WHEN THUTMOSE I DIED IN 1481 AFTER A REIGN OF JUST A DOZEN years, he left as his legacy an Egyptian empire whose boundaries stretched from Syria to sub-Saharan Africa. The great kings of the Near East—the rulers of Babylonia, Assyria, Mittani, and the Hittites—recognized their Egyptian brother as a full member of their select club. Yet this newly won authority was both superficial and vulnerable. At Kerma the local people had rebuilt their town and temple, reaffirming their indigenous traditions in defiance of their Egyptian overlords. As soon as news of Thutmose’s death reached upper Nubia, the Kushites revolted, hoping to regain some of the autonomy that their nemesis had so barbarously crushed. Foremost among the rebels were the surviving sons of the very king of Kush whom Thutmose had slain and so gruesomely hung from the prow of his flagship. Revenge was sweet indeed. The Kushite forces attacked the fortresses built by Thutmose, killed their Egyptian garrisons, plundered their cattle, and for a time seemed to threaten Egyptian rule over Nubia. But they had reckoned without the determination of Thutmose’s young successor and namesake, who showed himself every inch his father’s son. Ordering an immediate military response to the uprising, Thutmose II (1481–1479) commanded that every Nubian male should be put to the sword, save just one of the Kushite princes who would be brought back to Egypt for “education” in time-honored fashion.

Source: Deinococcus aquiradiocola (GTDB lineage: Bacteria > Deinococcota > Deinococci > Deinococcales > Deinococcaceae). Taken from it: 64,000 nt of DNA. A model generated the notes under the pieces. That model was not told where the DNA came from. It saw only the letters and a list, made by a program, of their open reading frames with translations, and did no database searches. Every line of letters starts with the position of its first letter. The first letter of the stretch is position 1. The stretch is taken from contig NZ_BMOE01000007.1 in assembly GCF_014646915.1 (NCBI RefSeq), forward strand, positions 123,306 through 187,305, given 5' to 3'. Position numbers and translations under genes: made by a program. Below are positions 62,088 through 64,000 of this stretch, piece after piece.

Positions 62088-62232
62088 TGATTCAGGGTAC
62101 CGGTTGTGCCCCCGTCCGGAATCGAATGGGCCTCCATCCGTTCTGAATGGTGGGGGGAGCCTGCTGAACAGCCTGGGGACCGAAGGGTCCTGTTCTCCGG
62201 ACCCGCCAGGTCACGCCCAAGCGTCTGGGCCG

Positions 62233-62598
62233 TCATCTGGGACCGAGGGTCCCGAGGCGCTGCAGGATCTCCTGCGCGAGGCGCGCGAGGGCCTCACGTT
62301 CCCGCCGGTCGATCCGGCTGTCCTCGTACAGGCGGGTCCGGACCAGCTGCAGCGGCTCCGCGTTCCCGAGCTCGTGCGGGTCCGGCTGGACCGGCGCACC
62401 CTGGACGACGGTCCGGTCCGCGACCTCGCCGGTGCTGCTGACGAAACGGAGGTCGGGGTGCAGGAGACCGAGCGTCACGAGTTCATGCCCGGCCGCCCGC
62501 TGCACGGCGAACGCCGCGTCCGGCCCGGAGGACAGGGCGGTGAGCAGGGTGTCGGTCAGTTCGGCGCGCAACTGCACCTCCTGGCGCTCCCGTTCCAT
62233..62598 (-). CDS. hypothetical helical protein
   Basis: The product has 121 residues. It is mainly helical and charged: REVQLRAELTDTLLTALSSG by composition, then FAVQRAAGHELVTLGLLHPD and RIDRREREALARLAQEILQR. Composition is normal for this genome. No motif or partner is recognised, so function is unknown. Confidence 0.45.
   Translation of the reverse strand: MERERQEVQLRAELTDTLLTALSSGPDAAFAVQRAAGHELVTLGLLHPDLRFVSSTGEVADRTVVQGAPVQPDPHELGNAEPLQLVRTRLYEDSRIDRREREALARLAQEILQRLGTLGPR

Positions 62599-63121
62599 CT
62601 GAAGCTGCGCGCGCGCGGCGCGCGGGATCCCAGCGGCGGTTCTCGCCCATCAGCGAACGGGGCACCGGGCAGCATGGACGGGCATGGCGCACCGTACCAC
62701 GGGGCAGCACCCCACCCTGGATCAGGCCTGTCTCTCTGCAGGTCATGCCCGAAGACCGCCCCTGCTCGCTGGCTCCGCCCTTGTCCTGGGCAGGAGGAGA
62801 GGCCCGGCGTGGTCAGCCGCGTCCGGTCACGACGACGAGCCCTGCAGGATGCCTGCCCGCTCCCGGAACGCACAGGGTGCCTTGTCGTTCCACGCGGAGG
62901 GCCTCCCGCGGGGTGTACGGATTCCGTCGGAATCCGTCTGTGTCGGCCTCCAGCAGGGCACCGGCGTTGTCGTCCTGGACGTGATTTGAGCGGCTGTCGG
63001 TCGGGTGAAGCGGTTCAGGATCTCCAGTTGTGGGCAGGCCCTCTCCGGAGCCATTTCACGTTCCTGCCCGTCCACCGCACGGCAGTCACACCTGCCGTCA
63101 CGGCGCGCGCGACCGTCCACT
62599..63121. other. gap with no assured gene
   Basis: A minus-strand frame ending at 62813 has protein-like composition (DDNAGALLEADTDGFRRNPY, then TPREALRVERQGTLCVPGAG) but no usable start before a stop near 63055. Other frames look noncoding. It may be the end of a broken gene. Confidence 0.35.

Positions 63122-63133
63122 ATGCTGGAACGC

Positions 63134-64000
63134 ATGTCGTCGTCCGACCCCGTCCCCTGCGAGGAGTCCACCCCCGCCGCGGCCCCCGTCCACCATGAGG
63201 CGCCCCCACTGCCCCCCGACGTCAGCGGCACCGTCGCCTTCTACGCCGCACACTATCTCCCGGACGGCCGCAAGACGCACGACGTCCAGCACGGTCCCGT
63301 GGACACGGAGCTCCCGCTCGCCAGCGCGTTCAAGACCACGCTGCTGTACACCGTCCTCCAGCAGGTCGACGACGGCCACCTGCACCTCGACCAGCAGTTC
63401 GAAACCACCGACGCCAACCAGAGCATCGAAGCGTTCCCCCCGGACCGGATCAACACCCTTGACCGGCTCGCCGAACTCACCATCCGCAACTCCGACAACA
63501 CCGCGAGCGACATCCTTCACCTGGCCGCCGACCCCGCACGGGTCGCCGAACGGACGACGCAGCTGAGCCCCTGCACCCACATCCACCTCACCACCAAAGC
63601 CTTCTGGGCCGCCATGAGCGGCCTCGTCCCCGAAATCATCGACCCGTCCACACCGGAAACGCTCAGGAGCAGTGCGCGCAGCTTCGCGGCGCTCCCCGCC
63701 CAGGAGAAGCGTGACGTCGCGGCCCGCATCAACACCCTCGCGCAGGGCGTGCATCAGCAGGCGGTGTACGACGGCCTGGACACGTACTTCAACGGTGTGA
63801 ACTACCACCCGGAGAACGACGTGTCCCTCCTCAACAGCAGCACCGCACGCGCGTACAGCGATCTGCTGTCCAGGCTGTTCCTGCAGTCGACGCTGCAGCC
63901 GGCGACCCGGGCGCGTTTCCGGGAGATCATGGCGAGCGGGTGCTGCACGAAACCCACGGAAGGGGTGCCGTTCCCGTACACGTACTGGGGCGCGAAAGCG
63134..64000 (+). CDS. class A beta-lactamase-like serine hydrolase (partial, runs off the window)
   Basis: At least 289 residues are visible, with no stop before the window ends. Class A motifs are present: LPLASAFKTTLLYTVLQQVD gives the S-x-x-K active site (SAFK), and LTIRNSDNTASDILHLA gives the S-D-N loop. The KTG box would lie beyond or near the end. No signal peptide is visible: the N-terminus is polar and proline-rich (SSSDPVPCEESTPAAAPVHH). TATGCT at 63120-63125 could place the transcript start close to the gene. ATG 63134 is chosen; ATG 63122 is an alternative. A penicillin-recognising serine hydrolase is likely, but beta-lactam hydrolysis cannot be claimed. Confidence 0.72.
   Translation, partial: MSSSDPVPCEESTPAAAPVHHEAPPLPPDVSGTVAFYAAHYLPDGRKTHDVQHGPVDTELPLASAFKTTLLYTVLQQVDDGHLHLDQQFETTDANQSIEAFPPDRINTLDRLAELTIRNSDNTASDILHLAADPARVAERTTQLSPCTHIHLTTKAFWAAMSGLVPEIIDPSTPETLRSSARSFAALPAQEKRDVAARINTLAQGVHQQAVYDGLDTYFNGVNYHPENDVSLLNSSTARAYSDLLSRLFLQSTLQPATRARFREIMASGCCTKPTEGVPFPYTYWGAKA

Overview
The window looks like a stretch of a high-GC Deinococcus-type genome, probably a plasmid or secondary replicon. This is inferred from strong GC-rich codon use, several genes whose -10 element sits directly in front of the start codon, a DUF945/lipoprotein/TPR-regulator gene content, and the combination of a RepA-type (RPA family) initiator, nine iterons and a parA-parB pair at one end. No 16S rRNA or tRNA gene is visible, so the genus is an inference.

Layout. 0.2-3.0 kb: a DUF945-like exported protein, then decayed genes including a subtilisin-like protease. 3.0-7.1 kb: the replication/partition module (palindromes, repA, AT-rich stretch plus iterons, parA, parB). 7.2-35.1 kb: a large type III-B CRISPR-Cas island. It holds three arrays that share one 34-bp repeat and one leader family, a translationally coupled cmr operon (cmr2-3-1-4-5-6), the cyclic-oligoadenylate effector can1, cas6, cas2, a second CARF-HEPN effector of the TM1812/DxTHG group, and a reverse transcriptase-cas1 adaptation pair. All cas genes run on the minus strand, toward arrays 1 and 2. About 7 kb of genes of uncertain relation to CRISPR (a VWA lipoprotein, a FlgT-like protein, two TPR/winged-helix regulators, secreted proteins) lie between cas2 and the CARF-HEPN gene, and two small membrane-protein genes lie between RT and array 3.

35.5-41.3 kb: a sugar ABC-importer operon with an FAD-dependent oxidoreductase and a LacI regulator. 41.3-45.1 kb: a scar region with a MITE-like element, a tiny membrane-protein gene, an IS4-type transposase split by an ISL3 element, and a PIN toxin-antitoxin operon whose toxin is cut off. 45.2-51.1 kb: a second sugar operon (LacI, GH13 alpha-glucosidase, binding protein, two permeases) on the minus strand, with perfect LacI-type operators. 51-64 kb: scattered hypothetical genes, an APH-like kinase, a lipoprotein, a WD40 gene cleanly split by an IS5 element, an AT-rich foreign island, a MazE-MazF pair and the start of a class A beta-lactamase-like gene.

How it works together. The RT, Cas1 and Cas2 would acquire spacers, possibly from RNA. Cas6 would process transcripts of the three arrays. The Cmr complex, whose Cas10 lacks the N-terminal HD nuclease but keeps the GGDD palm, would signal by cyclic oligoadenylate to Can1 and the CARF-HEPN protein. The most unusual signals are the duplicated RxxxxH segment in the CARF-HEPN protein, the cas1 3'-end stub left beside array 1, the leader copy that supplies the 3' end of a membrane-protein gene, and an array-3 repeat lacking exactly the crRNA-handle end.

In his ruthless determination to defend his father’s achievements, Thutmose II was no doubt supported by his half sister and consort, Hatshepsut. Living up to her name (which means “foremost of noblewomen”), Hatshepsut was not merely the king’s great wife. As daughter of Thutmose I by his chief consort, Hatshepsut clearly regarded herself as having a stronger claim to the throne than her husband, whose mother had merely been a secondary wife. So, when Hatshepsut ’s young husband succumbed to ill health after only three years on the throne, she seized her chance. No longer content to stand on the sidelines, she set her sights firmly on gaining the top job. As for Ahmose before her, kingship would be the focus of her ambition, Thebes her stage. Just as her father had extended the borders of Egypt, so Hatshepsut would push the boundaries of royal ideology further than ever before.